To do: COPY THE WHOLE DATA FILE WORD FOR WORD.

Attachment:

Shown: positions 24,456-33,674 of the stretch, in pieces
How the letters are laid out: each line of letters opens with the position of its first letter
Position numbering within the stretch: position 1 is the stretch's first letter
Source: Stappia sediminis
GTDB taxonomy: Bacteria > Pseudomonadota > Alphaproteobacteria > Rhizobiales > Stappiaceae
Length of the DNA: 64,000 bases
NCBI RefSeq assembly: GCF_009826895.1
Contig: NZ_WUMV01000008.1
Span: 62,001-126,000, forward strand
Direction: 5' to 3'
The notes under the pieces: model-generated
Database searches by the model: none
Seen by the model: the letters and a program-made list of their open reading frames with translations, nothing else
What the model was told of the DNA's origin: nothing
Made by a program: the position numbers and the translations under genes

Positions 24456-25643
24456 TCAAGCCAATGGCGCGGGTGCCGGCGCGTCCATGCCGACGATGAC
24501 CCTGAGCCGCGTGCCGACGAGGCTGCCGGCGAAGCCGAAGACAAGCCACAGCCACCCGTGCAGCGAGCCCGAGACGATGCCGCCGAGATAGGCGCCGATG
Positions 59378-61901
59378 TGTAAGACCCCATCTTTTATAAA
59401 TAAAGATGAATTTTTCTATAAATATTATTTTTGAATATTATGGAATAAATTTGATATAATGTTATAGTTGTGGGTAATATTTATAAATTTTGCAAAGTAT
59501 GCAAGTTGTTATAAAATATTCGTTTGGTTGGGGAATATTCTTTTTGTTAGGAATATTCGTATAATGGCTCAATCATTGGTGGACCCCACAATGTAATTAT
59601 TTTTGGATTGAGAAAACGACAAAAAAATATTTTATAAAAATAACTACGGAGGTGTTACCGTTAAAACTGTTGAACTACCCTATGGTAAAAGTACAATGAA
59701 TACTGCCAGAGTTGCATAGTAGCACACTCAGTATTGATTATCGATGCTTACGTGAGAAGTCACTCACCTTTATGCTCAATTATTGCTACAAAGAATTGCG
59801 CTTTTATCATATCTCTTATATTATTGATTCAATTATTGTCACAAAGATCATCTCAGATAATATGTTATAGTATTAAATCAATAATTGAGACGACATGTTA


Shown: positions 24,456-33,674 of the stretch, in pieces
How the letters are laid out: each line of letters opens with the position of its first letter
Position numbering within the stretch: position 1 is the stretch's first letter
Source: Stappia sediminis
GTDB taxonomy: Bacteria > Pseudomonadota > Alphaproteobacteria > Rhizobiales > Stappiaceae
Length of the DNA: 64,000 bases
NCBI RefSeq assembly: GCF_009826895.1
Contig: NZ_WUMV01000008.1
Span: 62,001-126,000, forward strand
Direction: 5' to 3'
The notes under the pieces: model-generated
Database searches by the model: none
Seen by the model: the letters and a program-made list of their open reading frames with translations, nothing else
What the model was told of the DNA's origin: nothing
Made by a program: the position numbers and the translations under genes

Positions 24456-25643
24456 TCAAGCCAATGGCGCGGGTGCCGGCGCGTCCATGCCGACGATGAC
24501 CCTGAGCCGCGTGCCGACGAGGCTGCCGGCGAAGCCGAAGACAAGCCACAGCCACCCGTGCAGCGAGCCCGAGACGATGCCGCCGAGATAGGCGCCGATG
Positions 59378-61901
59378 TGTAAGACCCCATCTTTTATAAA
59401 TAAAGATGAATTTTTCTATAAATATTATTTTTGAATATTATGGAATAAATTTGATATAATGTTATAGTTGTGGGTAATATTTATAAATTTTGCAAAGTAT
59501 GCAAGTTGTTATAAAATATTCGTTTGGTTGGGGAATATTCTTTTTGTTAGGAATATTCGTATAATGGCTCAATCATTGGTGGACCCCACAATGTAATTAT
59601 TTTTGGATTGAGAAAACGACAAAAAAATATTTTATAAAAATAACTACGGAGGTGTTACCGTTAAAACTGTTGAACTACCCTATGGTAAAAGTACAATGAA
59701 TACTGCCAGAGTTGCATAGTAGCACACTCAGTATTGATTATCGATGCTTACGTGAGAAGTCACTCACCTTTATGCTCAATTATTGCTACAAAGAATTGCG
59801 CTTTTATCATATCTCTTATATTATTGATTCAATTATTGTCACAAAGATCATCTCAGATAATATGTTATAGTATTAAATCAATAATTGAGACGACATGTTA